Give any team enough chances with the man advantage and eventually they'll score a goal. Something about a blind squirrel, right?
Despite mustering zero scoring chances and only three shots on goal over their first four power plays, the Columbus Blue Jackets used a pair of man advantage tallies late in the third period to turn a 2-1 deficit into a 3-2 victory over the Lightning.
The first period was all Columbus as the Lightning seemed to be in a funk from the opening puck drop. The first five scoring chances of the game went to the Blue Jackets, as the Nick Foligno line in particular for the Jackets went to work early down low, forcing Anders Lindback to make a couple of nice saves early while the Bolts got their feet under them.
They also got a little bit of early luck when, on a Columbus power play, a long point shot hit Brandon Dubinsky and redirected past Lindback but off the post and harmlessly into the corner.
Any opportunity to get some 5v5 offense going for the Lightning was smothered as the relentless pressure in Tampa Bay's end led to some undisciplined play by defenseman Radko Gudas. Corey Tropp got tangled up with Gudas behind the Lightning net, clearly interfering with him and making no attempt at the puck as he slammed Gudas into the boards. Gudas was noticeably agitated and took a couple of runs at Tropp resulting in a pair of consecutive minor penalties.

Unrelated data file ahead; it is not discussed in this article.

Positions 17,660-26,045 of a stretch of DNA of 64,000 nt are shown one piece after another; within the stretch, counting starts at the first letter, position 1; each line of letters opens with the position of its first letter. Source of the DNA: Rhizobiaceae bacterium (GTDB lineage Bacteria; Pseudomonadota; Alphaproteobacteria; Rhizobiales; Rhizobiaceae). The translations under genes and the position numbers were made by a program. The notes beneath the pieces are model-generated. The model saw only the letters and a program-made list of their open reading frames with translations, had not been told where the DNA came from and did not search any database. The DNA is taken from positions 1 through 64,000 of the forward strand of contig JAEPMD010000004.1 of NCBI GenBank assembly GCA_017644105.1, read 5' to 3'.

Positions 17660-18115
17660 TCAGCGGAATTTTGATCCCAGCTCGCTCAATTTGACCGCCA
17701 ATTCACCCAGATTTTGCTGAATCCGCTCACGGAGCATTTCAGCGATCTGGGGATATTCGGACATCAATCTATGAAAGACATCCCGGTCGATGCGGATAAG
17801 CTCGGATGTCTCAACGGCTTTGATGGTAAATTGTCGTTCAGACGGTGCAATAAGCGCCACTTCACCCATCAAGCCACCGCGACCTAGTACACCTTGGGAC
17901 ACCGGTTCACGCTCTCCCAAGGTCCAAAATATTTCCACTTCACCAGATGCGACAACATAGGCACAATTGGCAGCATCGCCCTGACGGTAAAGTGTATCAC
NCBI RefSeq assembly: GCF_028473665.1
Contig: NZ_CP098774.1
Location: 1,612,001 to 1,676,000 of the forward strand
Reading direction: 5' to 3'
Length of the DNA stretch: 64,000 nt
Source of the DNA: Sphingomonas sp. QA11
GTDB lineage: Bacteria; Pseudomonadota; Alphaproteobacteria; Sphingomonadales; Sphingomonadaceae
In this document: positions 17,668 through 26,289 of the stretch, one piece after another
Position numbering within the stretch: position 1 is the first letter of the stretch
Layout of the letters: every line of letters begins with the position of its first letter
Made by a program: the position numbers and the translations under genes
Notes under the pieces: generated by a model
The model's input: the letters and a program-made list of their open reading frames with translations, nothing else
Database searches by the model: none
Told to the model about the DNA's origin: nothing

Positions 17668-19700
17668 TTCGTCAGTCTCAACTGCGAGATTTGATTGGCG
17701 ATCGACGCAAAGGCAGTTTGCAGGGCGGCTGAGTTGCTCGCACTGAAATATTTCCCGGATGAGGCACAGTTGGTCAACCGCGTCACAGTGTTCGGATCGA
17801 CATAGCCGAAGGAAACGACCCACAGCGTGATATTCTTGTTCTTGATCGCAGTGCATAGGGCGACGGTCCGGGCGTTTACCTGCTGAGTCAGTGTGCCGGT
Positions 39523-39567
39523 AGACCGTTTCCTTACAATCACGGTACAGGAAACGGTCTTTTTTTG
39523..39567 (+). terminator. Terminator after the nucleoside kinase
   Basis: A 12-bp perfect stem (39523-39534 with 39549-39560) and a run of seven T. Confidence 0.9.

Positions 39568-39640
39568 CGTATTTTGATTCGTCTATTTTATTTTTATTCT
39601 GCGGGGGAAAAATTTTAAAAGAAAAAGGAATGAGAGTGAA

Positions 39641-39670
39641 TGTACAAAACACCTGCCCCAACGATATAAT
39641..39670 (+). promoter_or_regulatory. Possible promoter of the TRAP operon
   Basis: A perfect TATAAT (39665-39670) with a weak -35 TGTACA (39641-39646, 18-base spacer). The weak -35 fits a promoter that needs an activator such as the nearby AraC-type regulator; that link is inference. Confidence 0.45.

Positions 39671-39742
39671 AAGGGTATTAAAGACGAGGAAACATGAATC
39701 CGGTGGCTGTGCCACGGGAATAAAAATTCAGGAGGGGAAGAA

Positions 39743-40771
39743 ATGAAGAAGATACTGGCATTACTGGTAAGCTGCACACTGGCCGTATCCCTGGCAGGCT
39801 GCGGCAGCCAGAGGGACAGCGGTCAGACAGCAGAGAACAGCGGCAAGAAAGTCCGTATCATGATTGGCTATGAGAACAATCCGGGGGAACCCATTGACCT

The Blue Jackets, mired in a special teams slump of their own, didn't try to set anything up in the offensive zone with their three straight power plays, instead opting for a lot of point-to-point passes looking to set up tips, deflections, and rebound opportunities around Lindback. The Lightning penalty killers did a good enough job of blocking shots and clearing the slot and the goalmouth to keep the game knotted at 0-0 after one despite being thoroughly outplayed by Columbus.
Ryan Johansen finally broke through for the Jackets in the 2nd period on a long shot from the center point that Lindback never saw due to traffic in front. But following the early marker, the Lightning started dominating control of the puck, making cleaner outlet passes and hemming the Jackets in their own end for long stretches. That drew a cross checking minor penalty to Brandon Dubinsky and put the Lightning on the power play with a chance to tie the game, which Alex Killorn did, tipping in a point shot from Matt Carle. Just moments later, Victor Hedman joined an end-to-end rush and finished a nice pass from Tyler Johnson to quickly turn a 1-0 deficit into a 2-1 lead.
The Jackets managed a few clean looks towards the Lightning net in the 2nd period, but the Lightning carried the balance of play, outshooting Columbus 12-7 in the period and earning the lead they built heading into the final twenty minutes.
The Lightning continued their undisciplined play in the third, however, handing the Blue Jackets their 5th power play early in the period. Columbus, who recently got notorious Lightning killer Nathan Horton back in the lineup, didn't waste much time evening the score as Horton snapped a long wrister past a screened Lindback to make it a 16 minute hockey game.